New Features Physiologic Data

The increased storage capability of cardiac resynchronization therapy (CRT) devices allow beat-to-beat analysis that enables continuous sampling of physiologic parameters. Device-based monitoring of heart rate and time-domain parameters of heart rate variability (HRV) can be helpful in evaluating the therapeutic effects of CRT in heart failure patients. Diminished HRV and an increased mean heart rate in patients with heart failure are associated with a poor prognosis [2].

Continuous monitoring of the thoracic impedance is used since a long time to increase pacing rate; it became available again in some devices to assess fluid overload (Figure 3.18). Detection of decreased thoracic impedance could lead to early diagnosis of volume overload [3].

Figure 3.16. Interval plot of sinus tachycardia, and the accompanying electrogram. During the initial rhythm, the interval plot shows that each ventricular activity is preceded by an atrial activity. The ventricular intervals have a cycle length of ^ 450 ms. The interval plot shows a gradual increase in ventricular rate. During the tachyarrhythmia, the atrioventricular conduction gradually increases until the arrhythmia reaches a stable cycle length of ^ 440-450 ms. During the tachyarrhythmia, each ventricular activity is preceded by an atrial activity.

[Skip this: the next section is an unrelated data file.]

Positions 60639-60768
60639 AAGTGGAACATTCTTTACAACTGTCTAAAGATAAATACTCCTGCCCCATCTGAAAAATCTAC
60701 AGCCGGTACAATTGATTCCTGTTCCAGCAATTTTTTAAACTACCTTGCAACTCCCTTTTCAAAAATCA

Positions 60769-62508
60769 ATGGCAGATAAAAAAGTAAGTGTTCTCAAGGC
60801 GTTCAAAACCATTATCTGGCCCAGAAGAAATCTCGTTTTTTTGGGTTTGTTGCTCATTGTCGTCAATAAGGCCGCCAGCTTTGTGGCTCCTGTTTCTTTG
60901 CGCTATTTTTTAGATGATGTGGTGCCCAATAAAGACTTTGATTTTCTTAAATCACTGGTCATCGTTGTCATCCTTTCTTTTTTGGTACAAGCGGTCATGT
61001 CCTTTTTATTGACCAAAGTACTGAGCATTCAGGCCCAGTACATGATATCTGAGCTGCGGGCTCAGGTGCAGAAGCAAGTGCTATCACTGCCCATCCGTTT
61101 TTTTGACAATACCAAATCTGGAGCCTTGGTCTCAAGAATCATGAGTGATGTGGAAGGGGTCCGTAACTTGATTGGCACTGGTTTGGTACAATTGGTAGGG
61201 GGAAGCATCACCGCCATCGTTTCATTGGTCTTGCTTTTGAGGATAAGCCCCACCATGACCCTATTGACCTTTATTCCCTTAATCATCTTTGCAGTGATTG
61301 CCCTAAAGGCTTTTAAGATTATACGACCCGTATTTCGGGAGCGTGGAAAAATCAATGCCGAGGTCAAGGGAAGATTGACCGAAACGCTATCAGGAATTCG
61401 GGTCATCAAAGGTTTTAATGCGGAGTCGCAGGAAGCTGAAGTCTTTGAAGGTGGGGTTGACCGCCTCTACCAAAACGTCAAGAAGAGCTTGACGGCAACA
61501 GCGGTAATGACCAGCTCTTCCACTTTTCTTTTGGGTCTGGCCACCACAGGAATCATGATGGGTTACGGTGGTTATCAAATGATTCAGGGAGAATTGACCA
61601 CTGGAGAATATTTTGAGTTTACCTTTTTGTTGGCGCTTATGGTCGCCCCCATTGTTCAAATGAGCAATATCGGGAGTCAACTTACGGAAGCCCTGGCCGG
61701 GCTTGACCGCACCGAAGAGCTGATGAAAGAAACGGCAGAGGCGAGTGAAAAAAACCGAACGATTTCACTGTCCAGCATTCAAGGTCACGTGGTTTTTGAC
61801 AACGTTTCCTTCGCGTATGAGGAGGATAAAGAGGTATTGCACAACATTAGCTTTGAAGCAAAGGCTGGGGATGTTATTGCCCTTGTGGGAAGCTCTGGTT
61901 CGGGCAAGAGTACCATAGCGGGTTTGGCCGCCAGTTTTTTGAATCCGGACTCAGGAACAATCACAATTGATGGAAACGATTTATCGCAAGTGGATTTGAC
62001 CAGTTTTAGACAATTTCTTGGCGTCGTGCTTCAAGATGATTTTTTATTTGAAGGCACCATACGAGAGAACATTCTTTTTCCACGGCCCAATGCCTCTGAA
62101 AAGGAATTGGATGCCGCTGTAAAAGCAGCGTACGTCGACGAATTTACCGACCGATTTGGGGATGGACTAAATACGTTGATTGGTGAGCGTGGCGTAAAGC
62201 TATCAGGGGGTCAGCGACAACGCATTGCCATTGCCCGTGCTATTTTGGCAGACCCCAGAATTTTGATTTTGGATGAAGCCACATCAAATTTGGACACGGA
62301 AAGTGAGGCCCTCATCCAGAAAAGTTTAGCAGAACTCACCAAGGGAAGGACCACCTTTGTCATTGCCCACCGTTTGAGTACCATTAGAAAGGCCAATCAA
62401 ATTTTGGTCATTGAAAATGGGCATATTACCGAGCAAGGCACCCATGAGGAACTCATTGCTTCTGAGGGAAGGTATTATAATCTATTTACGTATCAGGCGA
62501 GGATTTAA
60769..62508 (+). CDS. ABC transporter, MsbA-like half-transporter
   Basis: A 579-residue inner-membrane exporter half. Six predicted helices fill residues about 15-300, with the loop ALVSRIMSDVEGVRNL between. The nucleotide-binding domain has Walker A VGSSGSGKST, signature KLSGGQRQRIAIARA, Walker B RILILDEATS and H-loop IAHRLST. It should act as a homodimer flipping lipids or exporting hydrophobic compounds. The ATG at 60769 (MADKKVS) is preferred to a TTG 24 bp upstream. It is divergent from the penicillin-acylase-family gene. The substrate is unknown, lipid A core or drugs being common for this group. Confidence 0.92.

Figure 3.16. Interval plot of sinus tachycardia, and the accompanying electrogram. During the initial rhythm, the interval plot shows that each ventricular activity is preceded by an atrial activity. The ventricular intervals have a cycle length of ^ 450 ms. The interval plot shows a gradual increase in ventricular rate. During the tachyarrhythmia, the atrioventricular conduction gradually increases until the arrhythmia reaches a stable cycle length of ^ 440-450 ms. During the tachyarrhythmia, each ventricular activity is preceded by an atrial activity.

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